This “eBaby” has problems:
Fret buzz from loose frets
An easy fix, using super glue and car wax.
Fret buzz from a warped neck
Inspecting the mando in the repair vise, this problem led me to the next one:
Stripped-out truss rod nut
I used JB Weld to fix this one.
I used a FretRocker to locate the problem frets. It has four different straightedges to span any group of three frets, so it teeter-totters when it sits on a fret that’s taller than its neighbors. I found that the eleventh and the fourth frets had lifted up out of their slots a little.
Car wax, then super glue
I swabbed a little silicone-free paste wax on the fretboard beside the loose frets. This keeps glue from sticking to the fretboard, so it chips away easily with a razor blade.
After waxing the board, I put some water-thin #10 super glue under the frets. The glue bottle’s whip-tip puts the glue right where the fret meets the board. Thin, fresh super glue disappears down under the fret, pulled by capillary action. A clamp and a piece of plexiglass hold the frets down for a couple of minutes while the glue sets.
About that warped neck
Laying a straightedge on the frets showed that the strings were also buzzing against the last few frets up on the fingerboard extension. Hopefully, straightening the neck will make this go away. I’ll have to raise the bridge a little, because when the neck straightens the strings will be lower.
Here’s how I hold a mando for neck work
A cam clamp grips the peghead, and my repair vise holds the cam clamp.
The two red arrows show where I apply another clamp, using three wooden cauls and a wood crossbar. You can see that clamp in this photo:
This rig gently bends the neck straight. By doing this before adjusting the truss rod, I save that skinny little rod from doing the hard work: it doesn't create the straightness, it just holds it in place.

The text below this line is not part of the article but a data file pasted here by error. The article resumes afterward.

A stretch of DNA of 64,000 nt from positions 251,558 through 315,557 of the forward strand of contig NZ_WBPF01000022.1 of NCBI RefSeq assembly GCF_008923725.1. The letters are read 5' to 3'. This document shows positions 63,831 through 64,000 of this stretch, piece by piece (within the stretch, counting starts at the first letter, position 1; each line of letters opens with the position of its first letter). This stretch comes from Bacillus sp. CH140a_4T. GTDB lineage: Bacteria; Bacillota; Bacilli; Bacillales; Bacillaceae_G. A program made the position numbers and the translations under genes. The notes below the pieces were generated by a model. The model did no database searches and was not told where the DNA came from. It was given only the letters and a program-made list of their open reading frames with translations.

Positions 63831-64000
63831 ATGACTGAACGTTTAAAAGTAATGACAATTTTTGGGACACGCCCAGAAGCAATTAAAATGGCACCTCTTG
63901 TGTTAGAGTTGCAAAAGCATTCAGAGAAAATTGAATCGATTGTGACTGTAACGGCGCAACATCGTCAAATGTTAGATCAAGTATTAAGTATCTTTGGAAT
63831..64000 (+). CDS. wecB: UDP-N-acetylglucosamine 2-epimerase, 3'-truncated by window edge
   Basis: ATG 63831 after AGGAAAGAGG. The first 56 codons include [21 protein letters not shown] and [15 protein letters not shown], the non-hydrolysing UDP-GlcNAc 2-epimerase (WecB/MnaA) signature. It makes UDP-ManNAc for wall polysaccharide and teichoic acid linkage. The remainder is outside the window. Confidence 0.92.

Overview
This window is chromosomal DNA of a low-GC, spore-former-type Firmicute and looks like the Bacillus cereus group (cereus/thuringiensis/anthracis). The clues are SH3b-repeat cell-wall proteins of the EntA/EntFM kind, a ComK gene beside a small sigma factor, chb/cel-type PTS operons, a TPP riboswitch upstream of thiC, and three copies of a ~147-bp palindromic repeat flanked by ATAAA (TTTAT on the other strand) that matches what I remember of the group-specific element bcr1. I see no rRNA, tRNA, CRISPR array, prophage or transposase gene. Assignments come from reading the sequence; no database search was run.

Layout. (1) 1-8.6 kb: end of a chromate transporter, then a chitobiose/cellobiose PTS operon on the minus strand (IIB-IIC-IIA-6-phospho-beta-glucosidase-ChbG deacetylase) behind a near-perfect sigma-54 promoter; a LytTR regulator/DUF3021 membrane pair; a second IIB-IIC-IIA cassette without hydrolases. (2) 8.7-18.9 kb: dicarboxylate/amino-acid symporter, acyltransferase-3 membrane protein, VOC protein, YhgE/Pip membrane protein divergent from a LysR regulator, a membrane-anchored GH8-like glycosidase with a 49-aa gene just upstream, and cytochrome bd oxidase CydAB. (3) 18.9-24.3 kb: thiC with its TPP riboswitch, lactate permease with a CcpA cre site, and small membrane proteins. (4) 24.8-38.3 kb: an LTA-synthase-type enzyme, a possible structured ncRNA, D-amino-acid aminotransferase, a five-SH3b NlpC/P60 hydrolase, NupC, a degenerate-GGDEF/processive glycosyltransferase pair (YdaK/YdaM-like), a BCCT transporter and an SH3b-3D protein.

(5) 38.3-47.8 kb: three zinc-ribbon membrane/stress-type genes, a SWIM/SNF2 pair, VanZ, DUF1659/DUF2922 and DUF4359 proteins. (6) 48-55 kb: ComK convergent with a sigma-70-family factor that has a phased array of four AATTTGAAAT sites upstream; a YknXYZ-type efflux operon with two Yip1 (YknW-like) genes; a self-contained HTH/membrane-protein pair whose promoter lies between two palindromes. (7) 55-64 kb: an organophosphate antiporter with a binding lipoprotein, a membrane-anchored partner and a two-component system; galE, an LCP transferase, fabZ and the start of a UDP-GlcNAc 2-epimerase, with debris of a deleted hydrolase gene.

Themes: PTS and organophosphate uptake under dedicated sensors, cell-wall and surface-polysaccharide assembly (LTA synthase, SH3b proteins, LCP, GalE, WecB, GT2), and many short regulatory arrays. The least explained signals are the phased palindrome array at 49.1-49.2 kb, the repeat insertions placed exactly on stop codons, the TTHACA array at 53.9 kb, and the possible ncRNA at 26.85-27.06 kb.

Mangled truss rod nut
The truss rod’s adjusting nut has been mangled by somebody using a too-small hex wrench. Instead of a clean six-sided hex shape, the opening’s become rounded. And this nut is permanently attached to the rod—it’s not the kind that can be removed and replaced.
If this were a 1/8" allen nut, there would be no problem: our Gripper truss rod wrench works with ruined 1/8" nuts. But this one’s too large for the Gripper. Maybe we need a complete set of Gripper wrenches. (Hey, that's a good idea! Watch for news in an upcoming Trade Secrets...)
I degreased the damaged adjusting nut with alcohol and Qtips, then carefully tapped a truss rod wrench into it. I managed to tighten the nut just enough to hold the neck. Experience tells me I was lucky: this stripped nut isn't going to allow any more adjustments.
I decided to do some future repairman a favor by rebuilding the nut using JB Weld from the home supply store. This is a hit-or-miss technique: sometimes it’s worked for me and other times... not so much. It's worth a shot.
I held the mandolin vertically by mounting the repair vise sideways in a block of wood clamped to my bench.
I super-cleaned the nut with Qtips and alcohol, then mixed up some JB Weld, a gray epoxy that hardens like metal.
I waxed the Allen wrench, put it in place, and packed JB Weld around it.
At least I think it did. I'm going to leave it alone rather than test it. The next person to work on this mandolin has a better starting point with this epoxy-supported truss rod nut than I had without it.
All in all, I'd say this eBay auction turned out to be a good deal for my customer. (I didn't charge him for the JB Weld experiment on the truss rod nut.)